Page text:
Summary of mandatory requirements and responsibilities
- The following mandatory terms from the PEER Policy apply to all public sector executive employment in relation to termination of contracts:
- The employer may terminate a contract by providing the executive with four months’ notice in writing
- There is no compensation for termination of a contract beyond payment in lieu of notice and accrued leave
- An unexpired portion of a contract may only be paid out in exceptional circumstances, with the written consent of the relevant department Secretary.
10.1 Circumstances ending employment
An executive’s employment can end in a number of diﬀerent circumstances. Some of these circumstances and the responsibilities of each party are discussed below.
- An employer may terminate a contract without notice for reasons of serious misconduct.
- The Standard Contract provides that an executive must give four weeks’ notice to end their contract.
- An executive’s employment may end due to the expiry of the contract, voluntary resignation, termination of contract, retirement or death.
- Executives must be paid out any accrued entitlements (i.e. annual leave and long service leave) at the end of their employment, as appropriate. Any payments in lieu of accumulated annual leave and long service leave entitlements are not considered to be ordinary time earnings so the Employer is not required to pay a superannuation contribution on them. Payments in lieu of these leave entitlements are calculated in accordance with the source of the entitlement (for example, the ‘base rate of pay’ as defined in the Fair Work Act 2009 (Cth) or the ‘ordinary time rate of pay’ as defined in the Long Service Leave Act 2018 (Vic).
- Pay in lieu of notice is based on 100 per cent of the TRP.
- Information or products developed by the executive during their employment remains the property of their employer.
- Executives are not eligible for redundancy payments.
The Standard Contract provides that the employer:
- Consult the executive at least six months prior to the expiry of the contract regarding whether a further contract will be oﬀered. In the case of a short-term contract (one year or less), the consultation should be undertaken at least three months prior to the expiry of the contract.
- Advise the executive on the decision about contract renewal no later than four months before contract. In the case of a short-term contract, no later than two months before contract expiry.
If a new contract is oﬀered, the employer should ensure that the administrative processes (i.e. payroll processes, new contract ready for signing, delegations continue, etc.) are in place to execute the contract before the current contract expires.
If a contract is not renewed, the executive must be paid any outstanding accrued but untaken annual and/or long service leave entitlements as indicated above, if applicable.
10.3 Termination of contract
A contract may be terminated by the employer or employee under the terms set out in their contract. See Appendix 3 for more detail on summary dismissal.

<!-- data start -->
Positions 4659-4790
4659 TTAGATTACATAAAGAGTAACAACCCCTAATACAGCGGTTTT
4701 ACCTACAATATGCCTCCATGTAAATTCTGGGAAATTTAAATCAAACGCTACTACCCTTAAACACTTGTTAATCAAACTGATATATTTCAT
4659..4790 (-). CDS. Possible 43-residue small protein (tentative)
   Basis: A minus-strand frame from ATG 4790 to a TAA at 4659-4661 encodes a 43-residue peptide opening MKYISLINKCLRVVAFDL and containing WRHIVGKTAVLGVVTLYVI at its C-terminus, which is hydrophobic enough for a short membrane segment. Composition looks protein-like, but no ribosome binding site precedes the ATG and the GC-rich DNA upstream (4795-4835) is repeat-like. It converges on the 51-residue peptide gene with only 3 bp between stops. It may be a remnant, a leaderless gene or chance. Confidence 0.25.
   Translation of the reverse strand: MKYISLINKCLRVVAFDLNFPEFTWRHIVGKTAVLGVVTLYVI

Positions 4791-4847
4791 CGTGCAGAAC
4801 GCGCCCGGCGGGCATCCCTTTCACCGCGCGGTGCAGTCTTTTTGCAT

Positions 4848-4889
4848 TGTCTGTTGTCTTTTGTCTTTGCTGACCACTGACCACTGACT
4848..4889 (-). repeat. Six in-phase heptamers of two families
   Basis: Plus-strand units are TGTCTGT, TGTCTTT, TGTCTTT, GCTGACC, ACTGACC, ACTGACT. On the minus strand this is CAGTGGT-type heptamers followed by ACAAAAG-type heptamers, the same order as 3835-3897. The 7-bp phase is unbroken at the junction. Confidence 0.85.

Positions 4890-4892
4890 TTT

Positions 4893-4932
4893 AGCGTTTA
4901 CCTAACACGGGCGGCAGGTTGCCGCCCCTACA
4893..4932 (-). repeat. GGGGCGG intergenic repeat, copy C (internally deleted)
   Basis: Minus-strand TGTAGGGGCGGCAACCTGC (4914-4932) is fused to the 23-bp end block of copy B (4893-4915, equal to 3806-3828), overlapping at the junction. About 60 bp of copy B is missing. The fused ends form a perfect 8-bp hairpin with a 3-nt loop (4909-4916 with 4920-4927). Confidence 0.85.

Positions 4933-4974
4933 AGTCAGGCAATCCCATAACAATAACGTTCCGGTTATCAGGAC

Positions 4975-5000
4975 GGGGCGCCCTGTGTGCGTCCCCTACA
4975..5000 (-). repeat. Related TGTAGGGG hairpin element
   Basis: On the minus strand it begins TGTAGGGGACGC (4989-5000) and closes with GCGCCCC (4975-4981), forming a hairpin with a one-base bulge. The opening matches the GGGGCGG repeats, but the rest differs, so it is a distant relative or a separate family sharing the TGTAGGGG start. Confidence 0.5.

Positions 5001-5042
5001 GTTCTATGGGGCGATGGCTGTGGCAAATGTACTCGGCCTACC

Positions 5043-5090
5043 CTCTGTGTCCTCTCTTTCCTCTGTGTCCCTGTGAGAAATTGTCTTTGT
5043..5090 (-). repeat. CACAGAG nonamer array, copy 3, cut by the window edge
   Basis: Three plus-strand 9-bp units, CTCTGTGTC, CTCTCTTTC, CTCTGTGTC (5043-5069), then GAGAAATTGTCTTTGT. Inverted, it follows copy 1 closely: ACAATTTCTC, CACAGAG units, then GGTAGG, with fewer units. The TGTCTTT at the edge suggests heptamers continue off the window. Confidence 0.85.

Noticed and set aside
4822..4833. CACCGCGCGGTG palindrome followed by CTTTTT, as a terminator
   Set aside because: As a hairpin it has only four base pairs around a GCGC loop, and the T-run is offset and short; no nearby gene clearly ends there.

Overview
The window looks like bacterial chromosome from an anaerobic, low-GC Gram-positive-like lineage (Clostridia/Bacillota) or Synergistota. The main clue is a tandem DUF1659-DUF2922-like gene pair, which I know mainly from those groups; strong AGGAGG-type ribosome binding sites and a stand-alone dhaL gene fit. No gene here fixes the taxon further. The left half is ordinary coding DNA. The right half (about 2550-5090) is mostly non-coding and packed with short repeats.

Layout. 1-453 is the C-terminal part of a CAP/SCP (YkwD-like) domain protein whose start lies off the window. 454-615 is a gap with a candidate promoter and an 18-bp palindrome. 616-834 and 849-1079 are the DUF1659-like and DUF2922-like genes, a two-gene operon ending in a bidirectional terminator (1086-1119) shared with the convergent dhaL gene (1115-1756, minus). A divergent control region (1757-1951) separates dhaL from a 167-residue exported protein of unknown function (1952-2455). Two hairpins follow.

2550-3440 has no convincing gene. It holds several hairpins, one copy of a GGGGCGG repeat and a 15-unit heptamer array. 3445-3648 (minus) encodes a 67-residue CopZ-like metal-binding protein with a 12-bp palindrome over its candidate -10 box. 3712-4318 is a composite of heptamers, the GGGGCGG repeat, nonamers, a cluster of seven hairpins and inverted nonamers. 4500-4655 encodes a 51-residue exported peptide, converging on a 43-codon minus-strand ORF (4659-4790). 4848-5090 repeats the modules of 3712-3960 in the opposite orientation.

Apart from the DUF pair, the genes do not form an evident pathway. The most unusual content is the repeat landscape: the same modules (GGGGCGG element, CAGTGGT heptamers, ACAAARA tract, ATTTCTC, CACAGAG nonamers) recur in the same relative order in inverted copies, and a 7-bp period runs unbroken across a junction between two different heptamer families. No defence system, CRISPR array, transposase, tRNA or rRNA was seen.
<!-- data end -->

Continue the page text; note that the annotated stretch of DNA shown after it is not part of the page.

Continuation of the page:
If the employer chooses not to continue employment through to the end of the notice period, payment in lieu of notice may be oﬀered.
It is unlawful to discriminate against an employee on the basis of age or for the employer to compulsorily retire an employee due to age (refer to the Equal Opportunity Act 2010 (Vic)). An exemption from the Attorney-General can be sought for compulsory age retirement in certain circumstances.
It is important that employers have in place processes to deal with an executive’s family, friends and colleagues, should an executive die in their employment. Many public entities have access to an Employee Assistance Program.
Payment of entitlements
The deceased executive’s family (dependents or non-dependents) or representative (trustee) is to be paid any outstanding:
- annual leave and long service leave payment provided that all legal requirements are satisﬁed.
Termination of contract is covered in the Standard Contract. A generic step-by-step guide for ending employment is in Appendix 4.
Redeployment to a vacancy at a similar level may be available for an executive who is identiﬁed as surplus, if provided in the employer’s HR policies. Further advice can be sought from Industrial Relations Victoria on redeployment. Executives are generally not entitled to redundancy packages.
10.7 Outplacement support
An employer may offer reasonable outplacement support to an executive who is leaving the public entity involuntarily save as a result of termination on notice due to failure to fulﬁl duties or due to summary termination. The outplacement assistance provides the executive with support and enables them to search for a new job for up to four months.
10.8 Conﬁdential information
When an executive leaves a public entity, any work produced by the executive remains the property of the employer, unless otherwise agreed in writing between the employer and executive. Conﬁdential information obtained by an executive during his or her employment must not be used for:
- personal gain
- to advantage a prospective employer or business
- disadvantage the Victorian Government.